Shippers should always be on the hunt for optimization and cost-reducing shipping methods. And one way to ensure that you’re making the best choices? HOW you ship your products to consumers.
But when comparing parcel to LTL freight options, it’s hard to tell which choice is best. And it’s crucial that shippers like you understand the differences, but more importantly, which one is most profitable for your shipping business.
Let’s deep dive into LTL and how it compares to standard parcel shipping services.
What is LTL?
LTL is ‘less than truckload’ shipping. And it’s used when a shipper’s products won’t fill a full truckload (FTL). It’s also an alternative shipping method to parcel carriers when products are too large, need pallet protection (cluster of products shipped on one pallet, moving as a group), or aren’t shipped often. And because the products only take up a portion of the truck, shippers can share the space. Think ‘rideshare,’ but for the transportation of your products – or a bus where many people get on but have different destinations for drop off.
What do parcel shippers need to know about LTL for their shipping needs?
LTL could be a reasonable alternative to traditional parcel services if:
- Time isn’t a huge factor in the delivery of your products. Remember the bus analogy? There are many stops to drop off all the products on the truck (not just yours), so it’s not a straight shot.
- Your products are larger or uniquely shaped, making it harder to transport through parcel methods. Dodge those hefty oversized/large packages fees from carriers. But still accurately calculate length, width, height, and weight. LTL carriers depend on measurements to assign individual loads for each truck. Inaccurate dimensions or weights result in pricey shipment adjustments from the carrier.
- If you need or want all of your packages delivered to a single location. This can save on costs since all your products are moving together
- You’re not shipping regularly
- Your products need more protection from loss or damage. LTL freight uses pallets to secure your shipments which can significantly reduce any risks associated with damaged products during transit
- You’re shipping across multiple parcel zones. Not only does LTL offer fewer checkpoints throughout the transit process, but it allows for zone skipping to avoid traditional parcel carrier zone charges. It’s also considered a safer shipping option because there are fewer transfers
Going with LTL freight over a parcel service can be beneficial for all the above reasons, but that doesn’t mean it’s always the right choice for your specific business, or cheaper. Since LTL carriers tend to charge a bit more when you can’t fill the truck bed, and parcel carriers have hefty fees for bigger packages (or lack the room period) – shippers need to weigh their options carefully.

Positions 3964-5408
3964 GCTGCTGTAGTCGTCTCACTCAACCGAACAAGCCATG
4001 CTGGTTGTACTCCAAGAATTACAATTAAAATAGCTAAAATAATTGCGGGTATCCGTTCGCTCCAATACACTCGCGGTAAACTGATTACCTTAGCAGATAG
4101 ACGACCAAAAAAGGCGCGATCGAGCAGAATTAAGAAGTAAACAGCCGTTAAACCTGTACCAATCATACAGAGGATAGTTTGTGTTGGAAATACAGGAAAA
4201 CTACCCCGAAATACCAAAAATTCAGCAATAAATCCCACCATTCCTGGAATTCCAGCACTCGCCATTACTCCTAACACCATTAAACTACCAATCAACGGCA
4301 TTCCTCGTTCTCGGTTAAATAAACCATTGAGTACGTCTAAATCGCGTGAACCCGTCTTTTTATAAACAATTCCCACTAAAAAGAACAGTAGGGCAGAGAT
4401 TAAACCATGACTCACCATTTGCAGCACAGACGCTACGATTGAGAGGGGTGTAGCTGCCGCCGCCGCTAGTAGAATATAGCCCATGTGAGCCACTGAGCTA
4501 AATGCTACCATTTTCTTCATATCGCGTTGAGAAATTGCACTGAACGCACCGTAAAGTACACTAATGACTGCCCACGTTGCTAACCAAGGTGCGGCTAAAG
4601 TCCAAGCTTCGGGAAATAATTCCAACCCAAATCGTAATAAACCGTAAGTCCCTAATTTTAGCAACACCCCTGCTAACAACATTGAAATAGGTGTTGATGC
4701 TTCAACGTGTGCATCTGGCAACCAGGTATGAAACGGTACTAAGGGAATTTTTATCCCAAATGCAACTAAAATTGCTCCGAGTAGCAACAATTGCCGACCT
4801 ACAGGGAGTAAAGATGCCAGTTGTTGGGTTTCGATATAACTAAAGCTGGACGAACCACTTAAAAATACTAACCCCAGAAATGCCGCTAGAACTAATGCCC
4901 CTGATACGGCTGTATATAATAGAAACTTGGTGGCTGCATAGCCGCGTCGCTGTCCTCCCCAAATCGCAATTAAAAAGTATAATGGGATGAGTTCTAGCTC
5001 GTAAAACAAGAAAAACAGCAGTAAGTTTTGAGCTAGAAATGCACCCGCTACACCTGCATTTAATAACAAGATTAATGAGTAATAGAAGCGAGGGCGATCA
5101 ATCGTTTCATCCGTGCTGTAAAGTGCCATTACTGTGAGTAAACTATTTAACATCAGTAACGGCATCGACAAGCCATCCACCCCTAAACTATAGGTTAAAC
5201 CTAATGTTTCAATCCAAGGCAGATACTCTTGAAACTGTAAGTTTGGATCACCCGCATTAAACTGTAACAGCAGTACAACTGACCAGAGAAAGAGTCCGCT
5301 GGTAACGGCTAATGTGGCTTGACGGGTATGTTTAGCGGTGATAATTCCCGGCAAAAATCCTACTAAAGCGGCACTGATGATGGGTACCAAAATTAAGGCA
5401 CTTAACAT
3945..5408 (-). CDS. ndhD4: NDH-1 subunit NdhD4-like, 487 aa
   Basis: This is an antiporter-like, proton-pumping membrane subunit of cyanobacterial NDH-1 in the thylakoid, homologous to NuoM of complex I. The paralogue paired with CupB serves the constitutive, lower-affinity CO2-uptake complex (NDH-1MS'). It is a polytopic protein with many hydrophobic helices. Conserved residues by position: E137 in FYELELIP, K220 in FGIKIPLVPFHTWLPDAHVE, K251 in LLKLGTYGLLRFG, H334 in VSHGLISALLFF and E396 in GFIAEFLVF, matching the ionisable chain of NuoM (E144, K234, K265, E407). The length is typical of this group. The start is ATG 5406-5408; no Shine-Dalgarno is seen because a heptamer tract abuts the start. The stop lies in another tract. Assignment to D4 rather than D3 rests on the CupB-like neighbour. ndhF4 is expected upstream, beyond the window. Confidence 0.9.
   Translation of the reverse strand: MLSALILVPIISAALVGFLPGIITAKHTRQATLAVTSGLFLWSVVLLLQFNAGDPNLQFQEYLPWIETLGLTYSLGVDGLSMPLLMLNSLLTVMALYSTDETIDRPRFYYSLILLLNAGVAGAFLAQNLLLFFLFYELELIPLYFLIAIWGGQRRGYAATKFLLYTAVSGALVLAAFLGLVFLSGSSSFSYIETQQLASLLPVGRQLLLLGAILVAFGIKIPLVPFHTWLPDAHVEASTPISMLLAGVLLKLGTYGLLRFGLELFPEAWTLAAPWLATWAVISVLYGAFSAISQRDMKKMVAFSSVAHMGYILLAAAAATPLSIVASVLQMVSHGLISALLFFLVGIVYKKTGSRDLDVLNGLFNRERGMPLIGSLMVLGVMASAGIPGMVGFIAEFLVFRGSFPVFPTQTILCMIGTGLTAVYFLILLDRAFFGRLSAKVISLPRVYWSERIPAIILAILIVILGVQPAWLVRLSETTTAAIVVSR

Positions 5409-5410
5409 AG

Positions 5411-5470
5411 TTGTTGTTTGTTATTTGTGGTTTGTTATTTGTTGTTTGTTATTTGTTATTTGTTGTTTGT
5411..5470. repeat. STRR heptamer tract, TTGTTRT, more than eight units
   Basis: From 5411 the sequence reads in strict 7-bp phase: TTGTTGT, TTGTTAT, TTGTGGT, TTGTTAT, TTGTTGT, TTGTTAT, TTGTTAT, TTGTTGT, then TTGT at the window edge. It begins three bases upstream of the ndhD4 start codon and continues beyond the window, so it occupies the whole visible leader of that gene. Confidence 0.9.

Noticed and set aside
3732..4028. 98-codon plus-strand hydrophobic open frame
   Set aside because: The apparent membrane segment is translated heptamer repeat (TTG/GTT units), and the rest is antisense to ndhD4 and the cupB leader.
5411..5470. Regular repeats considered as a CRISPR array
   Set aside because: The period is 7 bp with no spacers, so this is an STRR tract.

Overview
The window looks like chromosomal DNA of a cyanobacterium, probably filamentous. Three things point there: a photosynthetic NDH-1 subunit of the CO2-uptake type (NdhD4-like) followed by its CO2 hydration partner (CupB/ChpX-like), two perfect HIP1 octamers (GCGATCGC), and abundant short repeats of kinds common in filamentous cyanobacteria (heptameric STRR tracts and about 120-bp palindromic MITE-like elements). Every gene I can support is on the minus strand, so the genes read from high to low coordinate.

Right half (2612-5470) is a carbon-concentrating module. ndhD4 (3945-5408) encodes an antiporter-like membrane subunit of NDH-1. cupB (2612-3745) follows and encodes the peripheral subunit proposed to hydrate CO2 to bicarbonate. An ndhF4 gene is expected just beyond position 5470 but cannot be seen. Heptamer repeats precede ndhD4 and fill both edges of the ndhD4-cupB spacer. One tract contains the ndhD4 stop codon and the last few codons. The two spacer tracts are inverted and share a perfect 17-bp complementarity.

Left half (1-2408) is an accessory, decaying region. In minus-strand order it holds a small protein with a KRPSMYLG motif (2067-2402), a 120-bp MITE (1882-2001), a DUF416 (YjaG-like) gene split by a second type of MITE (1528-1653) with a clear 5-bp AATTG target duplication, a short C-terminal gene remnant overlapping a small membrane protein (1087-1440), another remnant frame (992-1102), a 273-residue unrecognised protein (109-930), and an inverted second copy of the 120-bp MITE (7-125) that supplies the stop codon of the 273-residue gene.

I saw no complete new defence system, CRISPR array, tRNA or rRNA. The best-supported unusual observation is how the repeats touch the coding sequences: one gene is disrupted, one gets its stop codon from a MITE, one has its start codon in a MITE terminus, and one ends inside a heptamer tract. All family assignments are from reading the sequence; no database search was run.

What’s the difference between parcel services and LTL?
Let’s look at some factors to consider between the two services:
- Parcel shipping
- Capable of shipping packages weighing less than 150lbs and easier to transport
- Improved economical advantage by sending fewer, lighter packages
- Advanced delivery and pickups: shipments can be scheduled in advance for convenience
- Higher risk for damages, loss, and delays (due to multiple checkpoints throughout the transport process)
- Has various delivery locations and drop-offs
- LTL shipping
- Used for packages that are oversize/large or even oddly shaped
- Allows for the product to be palletized and stored efficiently to avoid risk (which carriers LOVE)
- Higher package security means fewer checkpoints or check-ins
- Less risk in transit (odds of damage and loss are lower)
- Handles the capacity that traditional parcel shipping cannot while giving an alternative option to FTL
- Allows for all shipments to be delivered in a singular location to save
- More environmentally friendly. Emissions are reduced by using fewer trucks
In sum, if shippers have small packages that can be handled without additional lifting and are easy to transport in large volumes, traditional shipping routes are the way to go. But if the products are large, harder to transport, and need more space or protection to reduce damage, LTL shipping is likely the best option. And that’s where some data digging comes into play.
How can shippers maximize savings?
Easy. It’s all in your data! Your historical shipping data holds all the answers to which transportation service makes the most sense, and don’t worry; we’re not asking you to forage through your spreadsheets.
Sifted can sift through your shipping profile and parcel data to find you the best shipping solutions that are easy on your mind and wallet.
And if you do decide to go with an LTL carrier, we’ve got you covered. Our NEW LTL reporting dashboards offer you insight into:
- Invoice count
- Net spend
- Spend by month
- Spend by carrier
- Spend by charge
- Average shipment cost
- Average cost/pound
- Total rebilled freight
- Total accessorial charges
- Spend by accessorial charges
Interested? Let’s chat.